The basic principles of tax planning

I have two basic principles when it comes to tax planning:

  1. Figure out your priority for the planning
  2. Start with the simplest option and work your way up in complexity
What is your priority for the tax planning?

The first of these rules is more in depth than you think. Whilst tax planning has the aim of saving the most tax, there are many things to consider. For example, what may save you tax now, may cost you more in the future. Or, in the area we are looking today, you could structure salaries and dividends so that you save the most amount of tax overall, however it doesn’t give business owners the best net pay.

As I’ll explain in a minute, to optimise tax efficiency without a practical goal could mean saving tax and leaving money saved trapped in a limited company.

Is your tax planning driven by a need to maximise personal income? Or is your tax planning about retaining cash in your business structure for future purposes.


I have seen many times where professionals (not just accountants) have proposed wonderful and complex structures for trading, drawing income or making investments but as brilliant as these plans are, they rely on something fundamental: can they be practically applied?

If the planning isn’t followed up by sound administration including filing the right forms and ticking the right boxes, or even as fundamental as making the right transactions from the bank (are dividends payments called “Dividends” and Salary called “Salary”, when they are paid?) then, without this nice audit trail, the house of cards of this planning can come crashing down when nudged by an HMRC inspector.

I therefore try to approach this by finding the simplest way of meeting the priorities of you and your business first and investigate the pros and cons. If there are big enough flaws, then I’ll increase the complexity and go through that process again. This way you always end up with a tested, but also as simple to implement as possible, plan.

Plans must also be tailored to the financial abilities of the business owner and whether it’ll work on a practical level for your business. Good cash management, bookkeeping and paperwork is a must!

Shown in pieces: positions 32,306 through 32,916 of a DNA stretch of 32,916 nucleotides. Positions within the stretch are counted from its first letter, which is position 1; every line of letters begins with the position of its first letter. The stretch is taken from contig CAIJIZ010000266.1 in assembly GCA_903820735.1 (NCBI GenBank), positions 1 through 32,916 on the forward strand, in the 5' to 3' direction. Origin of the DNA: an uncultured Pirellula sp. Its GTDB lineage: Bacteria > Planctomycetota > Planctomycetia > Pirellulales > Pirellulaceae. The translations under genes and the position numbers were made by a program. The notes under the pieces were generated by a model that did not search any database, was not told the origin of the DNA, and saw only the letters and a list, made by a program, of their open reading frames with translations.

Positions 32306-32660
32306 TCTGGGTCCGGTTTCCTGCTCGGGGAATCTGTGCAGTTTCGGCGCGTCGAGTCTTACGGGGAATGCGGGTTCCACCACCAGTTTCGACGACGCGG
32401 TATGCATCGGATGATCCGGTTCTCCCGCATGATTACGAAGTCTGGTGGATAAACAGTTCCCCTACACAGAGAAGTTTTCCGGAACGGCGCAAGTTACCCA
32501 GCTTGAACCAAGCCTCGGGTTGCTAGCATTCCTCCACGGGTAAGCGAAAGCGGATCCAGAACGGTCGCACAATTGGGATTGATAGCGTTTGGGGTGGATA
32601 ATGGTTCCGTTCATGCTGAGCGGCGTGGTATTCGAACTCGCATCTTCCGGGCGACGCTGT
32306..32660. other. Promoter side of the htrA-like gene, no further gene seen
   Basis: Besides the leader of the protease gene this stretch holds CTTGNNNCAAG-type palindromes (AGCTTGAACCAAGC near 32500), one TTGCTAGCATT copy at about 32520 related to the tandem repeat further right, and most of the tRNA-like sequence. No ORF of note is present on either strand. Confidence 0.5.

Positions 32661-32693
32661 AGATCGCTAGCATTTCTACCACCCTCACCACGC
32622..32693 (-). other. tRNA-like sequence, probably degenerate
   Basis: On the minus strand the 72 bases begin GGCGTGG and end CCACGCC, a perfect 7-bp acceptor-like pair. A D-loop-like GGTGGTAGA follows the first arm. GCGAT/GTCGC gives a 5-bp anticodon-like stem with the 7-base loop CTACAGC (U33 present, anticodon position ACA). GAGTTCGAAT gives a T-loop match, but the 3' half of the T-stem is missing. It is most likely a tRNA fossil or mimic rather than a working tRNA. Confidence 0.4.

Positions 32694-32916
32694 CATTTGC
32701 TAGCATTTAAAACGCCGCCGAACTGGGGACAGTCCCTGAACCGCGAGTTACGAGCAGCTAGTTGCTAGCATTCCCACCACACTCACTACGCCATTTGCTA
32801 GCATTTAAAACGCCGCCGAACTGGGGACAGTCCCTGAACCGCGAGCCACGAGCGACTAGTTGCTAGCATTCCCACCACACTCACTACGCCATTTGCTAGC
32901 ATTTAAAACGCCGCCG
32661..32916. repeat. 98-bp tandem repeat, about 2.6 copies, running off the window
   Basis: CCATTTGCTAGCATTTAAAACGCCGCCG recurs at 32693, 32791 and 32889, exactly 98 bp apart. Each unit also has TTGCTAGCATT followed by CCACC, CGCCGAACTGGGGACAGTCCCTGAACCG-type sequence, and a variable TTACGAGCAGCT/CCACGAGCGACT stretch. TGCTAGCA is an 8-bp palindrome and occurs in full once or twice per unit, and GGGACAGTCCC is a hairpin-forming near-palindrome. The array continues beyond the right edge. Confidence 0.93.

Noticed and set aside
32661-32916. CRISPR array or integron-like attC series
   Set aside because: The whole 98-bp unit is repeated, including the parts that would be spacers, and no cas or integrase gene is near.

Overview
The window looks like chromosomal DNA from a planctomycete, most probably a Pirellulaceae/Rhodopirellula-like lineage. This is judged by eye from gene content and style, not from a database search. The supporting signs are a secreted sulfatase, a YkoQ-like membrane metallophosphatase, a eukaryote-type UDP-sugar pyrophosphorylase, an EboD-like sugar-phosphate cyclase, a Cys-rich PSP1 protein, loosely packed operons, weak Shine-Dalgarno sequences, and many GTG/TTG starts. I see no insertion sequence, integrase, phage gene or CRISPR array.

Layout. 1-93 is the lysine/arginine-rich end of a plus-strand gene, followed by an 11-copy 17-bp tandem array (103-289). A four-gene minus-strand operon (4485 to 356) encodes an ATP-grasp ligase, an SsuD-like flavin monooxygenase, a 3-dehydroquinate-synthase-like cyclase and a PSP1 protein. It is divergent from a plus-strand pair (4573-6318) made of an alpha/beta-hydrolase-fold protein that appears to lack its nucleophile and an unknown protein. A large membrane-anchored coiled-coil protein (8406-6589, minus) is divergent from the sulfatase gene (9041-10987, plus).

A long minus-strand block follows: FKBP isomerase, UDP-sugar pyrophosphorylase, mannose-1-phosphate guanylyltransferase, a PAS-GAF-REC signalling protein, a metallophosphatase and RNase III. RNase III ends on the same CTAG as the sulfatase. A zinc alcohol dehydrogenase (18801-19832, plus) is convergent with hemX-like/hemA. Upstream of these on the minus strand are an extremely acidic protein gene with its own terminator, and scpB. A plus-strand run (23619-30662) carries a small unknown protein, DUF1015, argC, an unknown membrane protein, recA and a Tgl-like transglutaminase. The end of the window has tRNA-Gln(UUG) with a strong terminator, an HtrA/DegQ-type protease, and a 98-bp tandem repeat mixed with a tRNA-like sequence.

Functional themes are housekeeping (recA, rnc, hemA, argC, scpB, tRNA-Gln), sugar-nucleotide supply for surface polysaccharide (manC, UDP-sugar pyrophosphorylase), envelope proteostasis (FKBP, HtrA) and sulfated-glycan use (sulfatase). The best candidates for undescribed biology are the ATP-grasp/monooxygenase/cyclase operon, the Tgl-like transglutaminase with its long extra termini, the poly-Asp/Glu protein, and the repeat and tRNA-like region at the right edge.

As you can see, there’s a lot involved in good tax planning!

Recommended Salaries and Dividends for 2022/23

I realise that was a long pre-amble to get to what you came here for, but it is important to explain that as the tax system only ever increases in complexity, the more tailored advice will need to take precedence of “standard advice”.

The biggest issues in planning for directors’ salaries is that the National Insurance (NI) bands are still not aligned.

Employer’s NI is payable when an employee’s salary exceeds £175 per week / £758 per month. This rate is not changing and effectively marks the limit for our standard advise for salary and dividends planning for our clients.

Between April 2022 and June 2022, the Employee’s NI is payable (by the employee) when income exceeds £190 per week / £823 per month. This is going to increase from July 2022 to c£241 per week / £1,047 per month (these exact figures are yet to be published – HMRC guidance still shows old data from 7 February 2022 at the time of writing).

The annualised new Employee’s NI banding isn’t going to be the £12,570 that Rishi Sunak announced, instead it will be pro-rated for this coming tax year. Meaning the maximum an employee can earn for the year without any employers NI is £11,908. Please note however that on this level of income there is still Employers NI to pay.

This creates some complexity, but we have tried to put some options, as simply as possible, below.

Basic Income Planning

We are recommending £758 per month salary
Why? Because there is no Employers NI at this level

This option is best suited to companies who do not want to pay NI to HMRC each month (usually where the director is the only employee of the business.) It would also suit companies where salaries are paid to non-director shareholders to keep drawings in parity between the owners.

Monthly drawings 
Total Drawings£4,189.00
Annual income impact
Annual Salary and Dividends £50,268.00
Less: Personal Tax Payable £3,149.83
Net Income £47,144.43

With this option drawings remain the same throughout the year and there is no monthly PAYE or National Insurance to pay for the salary.

Remember: Dividends have to be paid in accordance with the share structure. For example, if two people own 50 shares each of a company that has 100 shares both shareholders have to be paid the same amount of dividends.

Generally, I would advise that to structure drawings with a salary higher than the above recommendation or to review efficient tax planning for where your taxable income exceeds the basic rate band specific and tailored advice will be needed.

A point that is helpful for some is that the Lower Earnings Limit, the point at which you get your “Stamp” for State Pension, is remaining at £123 per week / £533 per month. This basically means the minimum salary required to keep your “qualifying year” for state pension is £533 per month.

Only Primary Threshold (the point at which Employee’s NI starts to be deducted) and Lower Primary Limited (same point but for self-employed) are changing.

If you have any questions or would like your income tax planning reviewed, then please get in touch with your Client Manager or Principal Adviser or email and we can help.

Contact me today!

Josh Curties

BA (Hons) FCA

Partner & Principal Adviser

01474 853856

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